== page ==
Two Jedi escape a hostile blockade to find allies and come across a young boy who may bring balance to the Force, but the long dormant Sith resurface to claim their old glory. (IMDb)
The core here is solid: one part engaging political power-games plot, one part planet-hopping adventure (loved the journey underwater: “There’s always a bigger fish”) with some moments of intrigue on the side (see the princess twist, Jedi council debate on the kid, the mysterious menace). Its often distasteful decoration (sorry Jar-Jar, you’re just a bit much; annoying Anakin isn’t helped by the script: “I’ll try spinning, that’s a good trick!”) weakens it but overall it’s still enjoyable.
Set in contemporary Chicago, amid a time of turmoil, four women with nothing in common except a debt left behind by their dead husbands’ criminal activities, take fate into their own hands, and conspire to forge a future on their own terms. (IMDb)
Great cast, cool flourishes (see the car-convo tracking shot), but never gets into a good groove (maybe for a few minutes during its heist prep montage). There’s a grief-themed character study, a women-empowerment thread, a shady politics sub-plot, and a heist movie all thrown in there-all with potential, but focusing on just two of the four would’ve made for a more impactful film. As it is, it feels disjointed (the attempt at a plot-tying twist only raises more questions) and is hard to get into.
An anthology film comprised of six stories, each dealing with a different aspect of life in the Old West. (IMDb)
The discomforting and racist villainous portrayal of “Indians” should’ve been thrown away but the rest of the classic Western potpourri here provide lots of cozy charm (love those songs sprinkled throughout) and frigid chills amidst what is a uniquely curated collection of stories (some delightfully bizarre like the titular tale with its compelling narration and amazing climactic duet; others a bit more plodding and unremarkable) about death and judgment and the diehard American dream.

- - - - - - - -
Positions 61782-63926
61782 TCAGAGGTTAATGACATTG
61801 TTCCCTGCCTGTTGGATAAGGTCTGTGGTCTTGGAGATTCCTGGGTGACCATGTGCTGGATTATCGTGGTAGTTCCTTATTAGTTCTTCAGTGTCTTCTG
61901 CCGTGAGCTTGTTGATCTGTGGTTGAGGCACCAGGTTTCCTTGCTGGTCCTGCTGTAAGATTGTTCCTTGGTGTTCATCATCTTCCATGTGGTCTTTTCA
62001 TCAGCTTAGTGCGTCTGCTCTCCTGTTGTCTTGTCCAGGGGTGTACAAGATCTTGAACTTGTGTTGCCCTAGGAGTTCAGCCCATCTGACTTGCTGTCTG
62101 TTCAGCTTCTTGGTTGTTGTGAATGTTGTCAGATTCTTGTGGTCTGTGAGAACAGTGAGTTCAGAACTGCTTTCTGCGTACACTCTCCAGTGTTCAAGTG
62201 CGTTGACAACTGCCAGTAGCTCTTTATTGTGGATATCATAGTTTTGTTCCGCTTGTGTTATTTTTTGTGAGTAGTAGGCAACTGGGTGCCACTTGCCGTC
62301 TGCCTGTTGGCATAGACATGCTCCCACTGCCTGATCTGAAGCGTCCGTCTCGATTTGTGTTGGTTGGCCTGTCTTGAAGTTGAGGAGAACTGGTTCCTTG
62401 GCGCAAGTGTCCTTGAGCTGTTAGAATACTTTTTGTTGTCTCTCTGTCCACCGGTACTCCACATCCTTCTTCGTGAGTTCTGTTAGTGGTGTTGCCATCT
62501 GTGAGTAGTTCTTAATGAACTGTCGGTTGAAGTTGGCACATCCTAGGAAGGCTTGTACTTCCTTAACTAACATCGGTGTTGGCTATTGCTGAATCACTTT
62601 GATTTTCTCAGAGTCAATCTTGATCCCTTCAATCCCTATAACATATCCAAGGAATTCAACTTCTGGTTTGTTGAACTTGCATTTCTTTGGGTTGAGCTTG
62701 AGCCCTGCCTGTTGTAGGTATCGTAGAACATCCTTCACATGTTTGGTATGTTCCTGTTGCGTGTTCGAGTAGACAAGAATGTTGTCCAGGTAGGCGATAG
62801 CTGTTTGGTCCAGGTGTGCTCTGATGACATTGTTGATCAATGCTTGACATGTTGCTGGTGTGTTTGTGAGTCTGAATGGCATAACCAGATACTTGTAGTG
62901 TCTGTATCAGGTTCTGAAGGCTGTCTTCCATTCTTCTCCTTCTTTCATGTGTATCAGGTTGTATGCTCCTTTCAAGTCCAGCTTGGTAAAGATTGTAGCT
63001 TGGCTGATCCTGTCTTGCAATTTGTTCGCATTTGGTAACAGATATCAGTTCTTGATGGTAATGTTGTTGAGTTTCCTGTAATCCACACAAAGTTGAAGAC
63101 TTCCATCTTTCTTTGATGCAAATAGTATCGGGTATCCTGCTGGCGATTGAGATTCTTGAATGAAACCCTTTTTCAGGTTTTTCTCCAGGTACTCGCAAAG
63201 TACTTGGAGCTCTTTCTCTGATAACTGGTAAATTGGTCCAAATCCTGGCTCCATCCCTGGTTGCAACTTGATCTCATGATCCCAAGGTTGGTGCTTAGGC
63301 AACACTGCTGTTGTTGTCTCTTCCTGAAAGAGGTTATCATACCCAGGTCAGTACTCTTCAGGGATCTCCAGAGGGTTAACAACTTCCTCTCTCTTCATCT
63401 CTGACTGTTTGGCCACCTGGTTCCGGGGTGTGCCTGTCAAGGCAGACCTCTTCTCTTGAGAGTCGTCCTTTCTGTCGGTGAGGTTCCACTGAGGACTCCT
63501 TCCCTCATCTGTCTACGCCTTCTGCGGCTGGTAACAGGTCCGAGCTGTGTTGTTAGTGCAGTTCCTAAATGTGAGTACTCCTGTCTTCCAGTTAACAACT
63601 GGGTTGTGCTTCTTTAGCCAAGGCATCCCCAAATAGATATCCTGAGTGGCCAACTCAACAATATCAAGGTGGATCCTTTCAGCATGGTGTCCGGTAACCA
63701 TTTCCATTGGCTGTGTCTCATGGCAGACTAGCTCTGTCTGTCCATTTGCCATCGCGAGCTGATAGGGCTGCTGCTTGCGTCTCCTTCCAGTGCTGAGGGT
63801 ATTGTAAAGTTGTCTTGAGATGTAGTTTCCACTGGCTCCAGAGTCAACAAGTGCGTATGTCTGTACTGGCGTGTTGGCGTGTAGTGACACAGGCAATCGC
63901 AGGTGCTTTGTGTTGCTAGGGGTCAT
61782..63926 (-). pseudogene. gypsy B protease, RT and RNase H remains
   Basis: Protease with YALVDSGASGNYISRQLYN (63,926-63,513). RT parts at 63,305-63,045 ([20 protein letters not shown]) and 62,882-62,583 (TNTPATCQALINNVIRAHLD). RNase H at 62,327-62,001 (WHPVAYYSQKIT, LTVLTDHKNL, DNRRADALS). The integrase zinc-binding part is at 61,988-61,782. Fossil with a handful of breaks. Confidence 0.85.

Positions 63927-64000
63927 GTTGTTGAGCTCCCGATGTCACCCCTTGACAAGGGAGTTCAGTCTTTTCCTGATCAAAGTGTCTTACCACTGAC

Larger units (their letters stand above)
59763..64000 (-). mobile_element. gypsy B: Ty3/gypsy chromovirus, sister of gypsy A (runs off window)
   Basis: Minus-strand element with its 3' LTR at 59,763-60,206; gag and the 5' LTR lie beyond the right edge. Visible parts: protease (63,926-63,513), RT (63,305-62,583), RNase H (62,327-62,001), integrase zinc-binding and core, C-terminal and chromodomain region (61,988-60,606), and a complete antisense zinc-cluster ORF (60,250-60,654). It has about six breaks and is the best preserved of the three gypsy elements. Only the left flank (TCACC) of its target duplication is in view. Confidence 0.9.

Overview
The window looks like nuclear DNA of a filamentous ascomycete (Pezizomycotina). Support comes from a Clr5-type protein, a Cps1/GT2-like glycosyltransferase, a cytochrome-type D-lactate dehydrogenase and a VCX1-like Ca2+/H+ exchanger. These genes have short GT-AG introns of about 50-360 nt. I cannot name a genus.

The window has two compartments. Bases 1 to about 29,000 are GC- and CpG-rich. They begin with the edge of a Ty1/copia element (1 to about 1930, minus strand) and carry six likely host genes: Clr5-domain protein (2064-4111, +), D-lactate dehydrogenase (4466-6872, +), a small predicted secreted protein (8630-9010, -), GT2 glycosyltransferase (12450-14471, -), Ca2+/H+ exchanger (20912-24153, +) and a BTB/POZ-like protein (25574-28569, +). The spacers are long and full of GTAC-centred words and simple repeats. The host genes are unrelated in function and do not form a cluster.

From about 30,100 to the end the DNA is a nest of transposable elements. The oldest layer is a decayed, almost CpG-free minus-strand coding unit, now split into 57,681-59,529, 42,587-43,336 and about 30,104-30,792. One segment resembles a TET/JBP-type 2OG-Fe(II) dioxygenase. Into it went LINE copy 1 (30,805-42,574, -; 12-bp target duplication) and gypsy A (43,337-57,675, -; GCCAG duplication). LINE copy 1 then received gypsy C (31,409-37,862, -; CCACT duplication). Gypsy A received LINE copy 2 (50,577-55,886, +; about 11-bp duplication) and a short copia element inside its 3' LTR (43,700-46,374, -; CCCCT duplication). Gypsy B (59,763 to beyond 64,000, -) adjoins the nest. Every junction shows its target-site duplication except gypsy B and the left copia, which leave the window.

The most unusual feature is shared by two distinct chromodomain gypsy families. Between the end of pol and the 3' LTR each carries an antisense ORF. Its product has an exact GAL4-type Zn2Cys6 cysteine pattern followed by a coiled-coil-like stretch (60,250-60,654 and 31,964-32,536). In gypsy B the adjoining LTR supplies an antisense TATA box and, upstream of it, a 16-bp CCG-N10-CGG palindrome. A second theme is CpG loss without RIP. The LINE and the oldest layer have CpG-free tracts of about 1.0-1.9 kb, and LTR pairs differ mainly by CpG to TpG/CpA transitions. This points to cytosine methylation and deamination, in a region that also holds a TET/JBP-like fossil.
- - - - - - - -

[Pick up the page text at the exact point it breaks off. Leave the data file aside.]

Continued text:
An Insurance Salesman/Ex-Cop is caught up in a criminal conspiracy during his daily commute home. (IMDb)
The bulk of this is a generic (*cough*Non-Stop*cough*), lazily-written (how do these villains know everything, and what’s their motivation?) thriller (more on-screen Farmiga would’ve helped-she was an enigmatic delight in her early scene), but the production value is notably above average (the opening credits sequence was a brilliant bit of editing showing the “same but different” angle of the daily commute; the cinematography is also quite slick throughout-see the swirling guitar fight).
An air marshal springs into action during a transatlantic flight after receiving a series of text messages that put his fellow passengers at risk unless the airline transfers $150 million into an off-shore account. (IMDb)
The generic airport atmosphere opening sequence here serves as the perfect lead-in to this thrilling and claustrophobic ride where there’s an anonymous hijacker on board and everyone feels like a suspect. The suspense is top-notch here, with plenty of twists and chilling plot turns that keep you guessing as to who the bad guy is. The ending unfortunately doesn’t live up to the hype–it’s messy and uninspired–but Non-Stop still remains a solid and well-acted action-thriller.
7.5/10 (Really Good)
After training with his mentor, Batman begins his war on crime to free the crime-ridden Gotham City from corruption that the Scarecrow and the League of Shadows have cast upon it. (IMDb)
There is the exciting action and fun one-liners common to most superhero movies here, but it is the gritty human feel of the movie that gives it a depth uncommon amongst its genre peers. Intriguing dialogue about justice and morality is weaved throughout an excellent story that does well at balancing a good guy vs. bad guy plot with the fascinating tale of Batman’s “beginning”. The acting and music are also top notch and complete a great film that makes you so excited for the next one.